Growth in the UK economy has slowed to its lowest rate in almost a decade, the Office for National Statistics said.
Year-on-year GDP growth slowed to 1% in the three months to the end of September – the lowest since the first three months of 2010.
Even so, the economy has avoided recession after expanding 0.3% in the three months to the end of September.
The economy had shrunk in the second quarter and two quarters of contraction would have signalled a recession.
In the three months to the end of September, though, the economy did not grow as fast as the 0.4% forecast by economists, including at the Bank of England.
A statistician at the ONS said: “GDP grew steadily in the third quarter, mainly thanks to a strong July.
“Services again led the way, with construction also performing well. Manufacturing failed to grow, as falls in many industries were offset by car production bouncing back following April shutdowns.
“Looking at the picture over the last year, growth slowed to its lowest rate in almost a decade.
“The underlying trade deficit narrowed, mainly due to growing exports of both goods and services.”
In the month of September, GDP fell by 0.1%.
Ruth Gregory, senior UK economist at Capital Economics, said: “While the economy avoided a recession in the third quarter, it’s pretty clear the economy is pretty soft.
“The GDP figures suggest that the economy failed to regain much momentum after the the second-quarter contraction.”
As much as it would be a relief that a formal recession has been avoided, the picture is very sluggish, in keeping with what has been called a “slow puncture” economy.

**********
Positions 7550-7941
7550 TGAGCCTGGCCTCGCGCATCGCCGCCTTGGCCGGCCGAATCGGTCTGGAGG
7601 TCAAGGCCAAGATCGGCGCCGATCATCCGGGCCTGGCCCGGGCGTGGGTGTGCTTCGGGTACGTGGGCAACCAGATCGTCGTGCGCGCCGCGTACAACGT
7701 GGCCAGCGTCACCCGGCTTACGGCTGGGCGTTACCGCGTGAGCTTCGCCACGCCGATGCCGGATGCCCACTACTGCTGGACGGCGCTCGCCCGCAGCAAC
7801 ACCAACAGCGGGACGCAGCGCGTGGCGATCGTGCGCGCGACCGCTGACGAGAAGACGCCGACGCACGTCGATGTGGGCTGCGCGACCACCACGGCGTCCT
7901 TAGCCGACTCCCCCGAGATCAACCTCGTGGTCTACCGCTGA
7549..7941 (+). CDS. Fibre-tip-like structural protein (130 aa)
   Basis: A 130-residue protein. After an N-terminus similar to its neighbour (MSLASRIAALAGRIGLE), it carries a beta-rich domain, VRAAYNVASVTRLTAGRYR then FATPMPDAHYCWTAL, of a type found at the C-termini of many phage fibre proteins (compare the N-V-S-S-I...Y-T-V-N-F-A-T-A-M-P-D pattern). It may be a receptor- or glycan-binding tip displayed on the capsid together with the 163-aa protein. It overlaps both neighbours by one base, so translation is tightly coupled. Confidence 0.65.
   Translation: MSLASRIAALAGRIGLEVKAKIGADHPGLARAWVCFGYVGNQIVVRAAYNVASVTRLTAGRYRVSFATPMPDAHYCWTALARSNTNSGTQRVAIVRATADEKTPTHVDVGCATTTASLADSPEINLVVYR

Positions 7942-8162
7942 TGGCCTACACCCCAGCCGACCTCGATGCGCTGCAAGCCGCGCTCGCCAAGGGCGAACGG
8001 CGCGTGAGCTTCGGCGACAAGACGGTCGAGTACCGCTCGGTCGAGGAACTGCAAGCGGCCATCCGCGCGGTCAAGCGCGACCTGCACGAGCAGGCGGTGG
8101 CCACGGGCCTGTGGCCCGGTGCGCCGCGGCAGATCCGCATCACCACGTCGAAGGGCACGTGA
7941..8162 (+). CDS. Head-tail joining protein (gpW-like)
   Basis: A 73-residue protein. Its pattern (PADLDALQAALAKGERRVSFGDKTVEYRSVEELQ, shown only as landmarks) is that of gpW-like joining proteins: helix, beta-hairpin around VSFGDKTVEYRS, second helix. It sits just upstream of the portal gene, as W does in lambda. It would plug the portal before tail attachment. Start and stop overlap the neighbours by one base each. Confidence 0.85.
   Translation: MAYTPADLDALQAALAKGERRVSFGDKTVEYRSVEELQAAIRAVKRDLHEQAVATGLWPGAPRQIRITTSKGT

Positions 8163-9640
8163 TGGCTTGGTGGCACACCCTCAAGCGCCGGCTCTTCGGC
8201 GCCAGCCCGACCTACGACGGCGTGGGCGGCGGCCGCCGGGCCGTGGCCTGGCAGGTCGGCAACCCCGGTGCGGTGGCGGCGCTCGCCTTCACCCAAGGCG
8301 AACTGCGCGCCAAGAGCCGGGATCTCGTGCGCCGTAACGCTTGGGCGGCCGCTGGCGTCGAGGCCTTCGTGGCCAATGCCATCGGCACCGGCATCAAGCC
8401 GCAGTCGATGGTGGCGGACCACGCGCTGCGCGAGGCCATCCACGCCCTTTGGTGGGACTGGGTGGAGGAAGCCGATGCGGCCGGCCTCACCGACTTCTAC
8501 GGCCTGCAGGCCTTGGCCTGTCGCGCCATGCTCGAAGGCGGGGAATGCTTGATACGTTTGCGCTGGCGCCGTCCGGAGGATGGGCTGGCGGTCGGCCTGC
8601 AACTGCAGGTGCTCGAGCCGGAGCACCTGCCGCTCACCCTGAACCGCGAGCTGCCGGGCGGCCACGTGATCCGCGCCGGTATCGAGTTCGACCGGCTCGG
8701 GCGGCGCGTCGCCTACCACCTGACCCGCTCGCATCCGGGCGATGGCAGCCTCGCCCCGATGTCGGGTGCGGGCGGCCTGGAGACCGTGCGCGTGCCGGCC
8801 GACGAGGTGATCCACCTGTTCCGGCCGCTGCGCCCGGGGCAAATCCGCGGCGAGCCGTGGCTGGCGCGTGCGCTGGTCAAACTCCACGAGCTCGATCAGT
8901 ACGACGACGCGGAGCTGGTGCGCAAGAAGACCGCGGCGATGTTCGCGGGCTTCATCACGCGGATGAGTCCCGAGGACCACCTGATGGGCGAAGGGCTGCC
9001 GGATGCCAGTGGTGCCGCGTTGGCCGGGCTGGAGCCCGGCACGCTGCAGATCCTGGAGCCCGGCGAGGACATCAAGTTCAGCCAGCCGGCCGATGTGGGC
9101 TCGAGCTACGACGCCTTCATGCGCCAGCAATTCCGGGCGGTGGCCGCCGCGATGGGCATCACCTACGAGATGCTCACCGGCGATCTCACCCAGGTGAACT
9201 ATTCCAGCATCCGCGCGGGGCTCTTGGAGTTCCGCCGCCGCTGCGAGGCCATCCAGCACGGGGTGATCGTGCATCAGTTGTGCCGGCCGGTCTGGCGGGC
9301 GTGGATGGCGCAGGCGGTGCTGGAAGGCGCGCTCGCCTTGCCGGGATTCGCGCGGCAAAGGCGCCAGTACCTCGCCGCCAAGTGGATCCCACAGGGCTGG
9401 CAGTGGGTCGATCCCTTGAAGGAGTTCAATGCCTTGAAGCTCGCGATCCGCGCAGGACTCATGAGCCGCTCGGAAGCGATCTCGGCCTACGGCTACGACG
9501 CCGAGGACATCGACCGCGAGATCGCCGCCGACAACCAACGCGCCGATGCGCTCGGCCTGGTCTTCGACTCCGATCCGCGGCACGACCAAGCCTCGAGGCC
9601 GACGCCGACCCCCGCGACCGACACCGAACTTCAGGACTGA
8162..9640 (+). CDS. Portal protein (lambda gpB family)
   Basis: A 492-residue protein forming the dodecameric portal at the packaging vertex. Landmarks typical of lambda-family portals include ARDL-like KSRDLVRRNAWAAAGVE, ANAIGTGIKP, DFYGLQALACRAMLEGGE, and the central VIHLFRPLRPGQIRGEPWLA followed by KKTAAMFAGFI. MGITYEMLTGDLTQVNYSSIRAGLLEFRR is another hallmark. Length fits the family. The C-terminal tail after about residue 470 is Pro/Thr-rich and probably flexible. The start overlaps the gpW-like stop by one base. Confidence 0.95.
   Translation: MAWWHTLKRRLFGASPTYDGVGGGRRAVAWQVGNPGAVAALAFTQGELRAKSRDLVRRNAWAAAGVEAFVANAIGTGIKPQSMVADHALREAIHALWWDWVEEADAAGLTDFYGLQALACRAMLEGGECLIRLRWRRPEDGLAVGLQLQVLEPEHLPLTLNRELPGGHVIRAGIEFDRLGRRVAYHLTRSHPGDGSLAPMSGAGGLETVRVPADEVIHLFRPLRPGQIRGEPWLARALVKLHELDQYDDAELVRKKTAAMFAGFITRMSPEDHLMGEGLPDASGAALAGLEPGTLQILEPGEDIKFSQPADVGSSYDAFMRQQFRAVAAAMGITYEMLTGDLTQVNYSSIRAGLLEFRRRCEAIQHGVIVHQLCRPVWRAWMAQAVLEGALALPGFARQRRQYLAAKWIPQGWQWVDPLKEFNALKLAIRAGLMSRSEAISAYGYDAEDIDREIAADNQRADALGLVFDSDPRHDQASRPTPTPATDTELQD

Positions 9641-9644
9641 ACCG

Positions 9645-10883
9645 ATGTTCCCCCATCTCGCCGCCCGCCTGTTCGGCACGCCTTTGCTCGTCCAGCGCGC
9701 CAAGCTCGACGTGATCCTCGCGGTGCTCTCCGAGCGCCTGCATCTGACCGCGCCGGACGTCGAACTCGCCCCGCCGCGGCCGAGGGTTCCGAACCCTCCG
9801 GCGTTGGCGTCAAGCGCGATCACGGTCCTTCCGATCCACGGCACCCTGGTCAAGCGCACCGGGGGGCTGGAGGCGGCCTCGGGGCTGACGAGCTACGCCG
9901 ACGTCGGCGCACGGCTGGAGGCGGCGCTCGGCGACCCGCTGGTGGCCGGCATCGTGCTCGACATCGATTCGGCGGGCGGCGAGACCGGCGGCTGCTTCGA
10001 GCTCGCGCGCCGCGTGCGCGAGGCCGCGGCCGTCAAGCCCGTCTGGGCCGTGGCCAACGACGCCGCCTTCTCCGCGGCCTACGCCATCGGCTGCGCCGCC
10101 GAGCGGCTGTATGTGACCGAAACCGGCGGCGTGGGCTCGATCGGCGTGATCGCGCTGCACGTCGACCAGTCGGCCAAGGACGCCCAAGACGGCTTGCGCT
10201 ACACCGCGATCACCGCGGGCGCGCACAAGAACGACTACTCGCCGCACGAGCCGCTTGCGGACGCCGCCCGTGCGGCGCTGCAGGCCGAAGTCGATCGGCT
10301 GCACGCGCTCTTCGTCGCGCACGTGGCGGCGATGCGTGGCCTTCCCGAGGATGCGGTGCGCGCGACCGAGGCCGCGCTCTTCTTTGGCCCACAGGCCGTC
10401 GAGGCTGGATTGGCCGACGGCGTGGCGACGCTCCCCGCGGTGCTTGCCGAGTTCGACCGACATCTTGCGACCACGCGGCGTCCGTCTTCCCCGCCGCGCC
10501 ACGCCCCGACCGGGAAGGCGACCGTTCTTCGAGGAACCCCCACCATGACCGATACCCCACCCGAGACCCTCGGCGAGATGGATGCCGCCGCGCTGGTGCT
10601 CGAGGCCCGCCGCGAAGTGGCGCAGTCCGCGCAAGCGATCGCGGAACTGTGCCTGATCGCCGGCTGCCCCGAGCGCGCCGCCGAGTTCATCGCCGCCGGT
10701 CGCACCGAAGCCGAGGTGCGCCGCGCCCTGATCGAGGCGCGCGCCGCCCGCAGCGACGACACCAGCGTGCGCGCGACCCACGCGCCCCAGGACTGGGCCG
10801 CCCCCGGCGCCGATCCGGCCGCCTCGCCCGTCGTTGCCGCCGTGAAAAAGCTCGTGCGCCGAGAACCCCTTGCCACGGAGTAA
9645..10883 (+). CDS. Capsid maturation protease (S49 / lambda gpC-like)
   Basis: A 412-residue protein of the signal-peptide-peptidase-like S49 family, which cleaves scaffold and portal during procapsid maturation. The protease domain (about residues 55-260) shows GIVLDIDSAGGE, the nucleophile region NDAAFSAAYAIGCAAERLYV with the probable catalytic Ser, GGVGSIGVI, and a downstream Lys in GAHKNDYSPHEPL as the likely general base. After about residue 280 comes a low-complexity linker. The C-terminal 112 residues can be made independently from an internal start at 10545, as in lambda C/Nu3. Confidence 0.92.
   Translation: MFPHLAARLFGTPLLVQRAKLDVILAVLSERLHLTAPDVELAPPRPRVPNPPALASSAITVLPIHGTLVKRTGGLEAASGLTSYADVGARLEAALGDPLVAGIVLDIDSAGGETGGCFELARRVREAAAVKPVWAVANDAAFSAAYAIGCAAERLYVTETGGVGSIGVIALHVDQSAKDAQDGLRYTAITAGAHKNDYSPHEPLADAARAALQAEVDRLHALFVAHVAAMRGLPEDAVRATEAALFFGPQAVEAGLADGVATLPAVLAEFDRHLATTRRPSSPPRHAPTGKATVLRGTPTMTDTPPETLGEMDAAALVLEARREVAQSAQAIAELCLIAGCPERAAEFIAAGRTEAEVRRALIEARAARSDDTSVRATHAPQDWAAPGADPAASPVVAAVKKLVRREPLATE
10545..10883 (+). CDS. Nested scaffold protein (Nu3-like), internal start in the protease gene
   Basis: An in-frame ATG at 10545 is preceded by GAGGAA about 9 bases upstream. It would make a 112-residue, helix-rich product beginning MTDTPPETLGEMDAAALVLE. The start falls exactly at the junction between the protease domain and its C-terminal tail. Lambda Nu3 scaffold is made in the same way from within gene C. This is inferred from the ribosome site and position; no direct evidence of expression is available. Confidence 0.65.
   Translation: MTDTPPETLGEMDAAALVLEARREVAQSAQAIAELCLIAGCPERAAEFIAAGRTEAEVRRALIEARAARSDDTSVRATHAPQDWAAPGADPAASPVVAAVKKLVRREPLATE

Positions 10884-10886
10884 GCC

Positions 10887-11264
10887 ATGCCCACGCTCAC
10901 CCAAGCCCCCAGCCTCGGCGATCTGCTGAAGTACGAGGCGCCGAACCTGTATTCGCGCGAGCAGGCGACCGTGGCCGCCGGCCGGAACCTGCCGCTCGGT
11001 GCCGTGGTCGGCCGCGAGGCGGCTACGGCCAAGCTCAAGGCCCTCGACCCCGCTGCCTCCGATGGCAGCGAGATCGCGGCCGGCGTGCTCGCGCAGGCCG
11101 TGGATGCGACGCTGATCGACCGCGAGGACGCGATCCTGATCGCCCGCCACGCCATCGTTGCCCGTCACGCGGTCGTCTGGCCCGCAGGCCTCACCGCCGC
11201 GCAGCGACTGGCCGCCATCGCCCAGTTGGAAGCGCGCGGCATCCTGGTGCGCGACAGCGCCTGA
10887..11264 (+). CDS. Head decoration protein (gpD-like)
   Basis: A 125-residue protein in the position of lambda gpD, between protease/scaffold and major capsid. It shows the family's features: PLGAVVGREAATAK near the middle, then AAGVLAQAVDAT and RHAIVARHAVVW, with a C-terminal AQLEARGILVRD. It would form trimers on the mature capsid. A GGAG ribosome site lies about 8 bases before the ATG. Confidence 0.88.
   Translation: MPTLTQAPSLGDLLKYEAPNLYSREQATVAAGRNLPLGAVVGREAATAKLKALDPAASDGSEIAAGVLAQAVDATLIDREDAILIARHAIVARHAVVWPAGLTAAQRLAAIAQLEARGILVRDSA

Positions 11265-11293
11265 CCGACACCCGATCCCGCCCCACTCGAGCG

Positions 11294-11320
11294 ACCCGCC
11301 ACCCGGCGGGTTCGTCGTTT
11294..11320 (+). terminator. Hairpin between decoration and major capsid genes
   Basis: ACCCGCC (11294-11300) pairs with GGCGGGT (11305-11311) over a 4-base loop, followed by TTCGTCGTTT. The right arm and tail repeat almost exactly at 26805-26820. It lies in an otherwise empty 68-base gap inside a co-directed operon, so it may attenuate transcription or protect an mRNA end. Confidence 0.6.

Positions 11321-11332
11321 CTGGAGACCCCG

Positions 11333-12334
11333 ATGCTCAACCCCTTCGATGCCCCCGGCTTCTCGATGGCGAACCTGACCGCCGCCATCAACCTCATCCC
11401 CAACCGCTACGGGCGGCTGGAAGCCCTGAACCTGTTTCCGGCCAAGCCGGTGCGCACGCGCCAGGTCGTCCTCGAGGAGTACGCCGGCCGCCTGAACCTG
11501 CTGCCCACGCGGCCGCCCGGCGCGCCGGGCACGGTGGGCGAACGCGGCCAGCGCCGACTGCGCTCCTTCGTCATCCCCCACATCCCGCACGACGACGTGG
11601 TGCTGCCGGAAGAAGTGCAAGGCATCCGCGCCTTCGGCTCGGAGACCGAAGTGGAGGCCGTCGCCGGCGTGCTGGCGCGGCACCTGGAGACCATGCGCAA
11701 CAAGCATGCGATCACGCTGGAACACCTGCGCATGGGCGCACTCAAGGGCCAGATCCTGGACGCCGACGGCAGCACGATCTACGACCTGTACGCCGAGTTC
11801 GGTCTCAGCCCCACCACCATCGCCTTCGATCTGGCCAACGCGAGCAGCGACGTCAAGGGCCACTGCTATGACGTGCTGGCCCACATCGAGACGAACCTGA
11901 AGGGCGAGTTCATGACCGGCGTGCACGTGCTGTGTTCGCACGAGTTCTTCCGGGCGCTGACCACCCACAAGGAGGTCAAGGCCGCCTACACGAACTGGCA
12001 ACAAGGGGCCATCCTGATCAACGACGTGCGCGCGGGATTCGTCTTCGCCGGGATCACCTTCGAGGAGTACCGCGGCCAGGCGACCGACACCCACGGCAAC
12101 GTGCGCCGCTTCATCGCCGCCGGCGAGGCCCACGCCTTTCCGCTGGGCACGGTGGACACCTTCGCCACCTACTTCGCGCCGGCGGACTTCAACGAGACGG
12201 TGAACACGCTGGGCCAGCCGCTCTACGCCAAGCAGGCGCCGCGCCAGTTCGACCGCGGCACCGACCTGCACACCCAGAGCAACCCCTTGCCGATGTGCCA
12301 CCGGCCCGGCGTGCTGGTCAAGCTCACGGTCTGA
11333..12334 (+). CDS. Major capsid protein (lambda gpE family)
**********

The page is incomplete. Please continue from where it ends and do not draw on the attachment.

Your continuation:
Growth of 0.3% between July and September is clearly preferable to another quarter of contraction, but still slow by normal historical standards.
Indeed, comparing the third quarter this year with the same period last year, growth of just 1% is the slowest since the aftermath of the financial crisis. It is the weakest two quarters since the financial crisis.
The background is a slower European and world economy reeling from trade wars.
But years of damaged business investment, after the Brexit referendum, are taking their toll on growth.
The latest figures in the month of September showed a contraction of 0.1%. Data has been volatile this year, with car industry shutdowns and two bouts of ultimately unneeded no-deal Brexit stockpiling.
So recession avoided, but this is not the “bounce back” promised by some.